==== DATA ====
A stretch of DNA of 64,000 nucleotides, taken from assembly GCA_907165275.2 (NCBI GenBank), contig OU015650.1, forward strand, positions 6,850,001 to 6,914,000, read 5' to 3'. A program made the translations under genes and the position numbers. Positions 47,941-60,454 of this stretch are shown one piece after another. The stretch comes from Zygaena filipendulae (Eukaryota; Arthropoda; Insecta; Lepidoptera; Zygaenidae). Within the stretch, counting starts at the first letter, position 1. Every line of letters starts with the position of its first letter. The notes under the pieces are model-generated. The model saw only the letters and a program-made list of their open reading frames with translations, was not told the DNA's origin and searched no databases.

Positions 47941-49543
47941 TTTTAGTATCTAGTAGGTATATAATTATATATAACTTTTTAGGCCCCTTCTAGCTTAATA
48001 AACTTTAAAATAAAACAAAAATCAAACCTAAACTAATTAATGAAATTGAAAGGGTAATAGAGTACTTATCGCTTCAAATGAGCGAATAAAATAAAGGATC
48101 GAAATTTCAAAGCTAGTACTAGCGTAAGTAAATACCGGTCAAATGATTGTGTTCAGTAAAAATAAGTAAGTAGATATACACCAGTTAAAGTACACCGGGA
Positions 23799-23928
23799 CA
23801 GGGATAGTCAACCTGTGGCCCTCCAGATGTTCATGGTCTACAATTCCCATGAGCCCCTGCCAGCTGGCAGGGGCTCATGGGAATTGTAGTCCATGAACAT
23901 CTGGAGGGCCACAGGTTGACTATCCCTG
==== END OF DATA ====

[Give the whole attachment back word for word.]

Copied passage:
A stretch of DNA of 64,000 nucleotides, taken from assembly GCA_907165275.2 (NCBI GenBank), contig OU015650.1, forward strand, positions 6,850,001 to 6,914,000, read 5' to 3'. A program made the translations under genes and the position numbers. Positions 47,941-60,454 of this stretch are shown one piece after another. The stretch comes from Zygaena filipendulae (Eukaryota; Arthropoda; Insecta; Lepidoptera; Zygaenidae). Within the stretch, counting starts at the first letter, position 1. Every line of letters starts with the position of its first letter. The notes under the pieces are model-generated. The model saw only the letters and a program-made list of their open reading frames with translations, was not told the DNA's origin and searched no databases.

Positions 47941-49543
47941 TTTTAGTATCTAGTAGGTATATAATTATATATAACTTTTTAGGCCCCTTCTAGCTTAATA
48001 AACTTTAAAATAAAACAAAAATCAAACCTAAACTAATTAATGAAATTGAAAGGGTAATAGAGTACTTATCGCTTCAAATGAGCGAATAAAATAAAGGATC
48101 GAAATTTCAAAGCTAGTACTAGCGTAAGTAAATACCGGTCAAATGATTGTGTTCAGTAAAAATAAGTAAGTAGATATACACCAGTTAAAGTACACCGGGA
Positions 23799-23928
23799 CA
23801 GGGATAGTCAACCTGTGGCCCTCCAGATGTTCATGGTCTACAATTCCCATGAGCCCCTGCCAGCTGGCAGGGGCTCATGGGAATTGTAGTCCATGAACAT
23901 CTGGAGGGCCACAGGTTGACTATCCCTG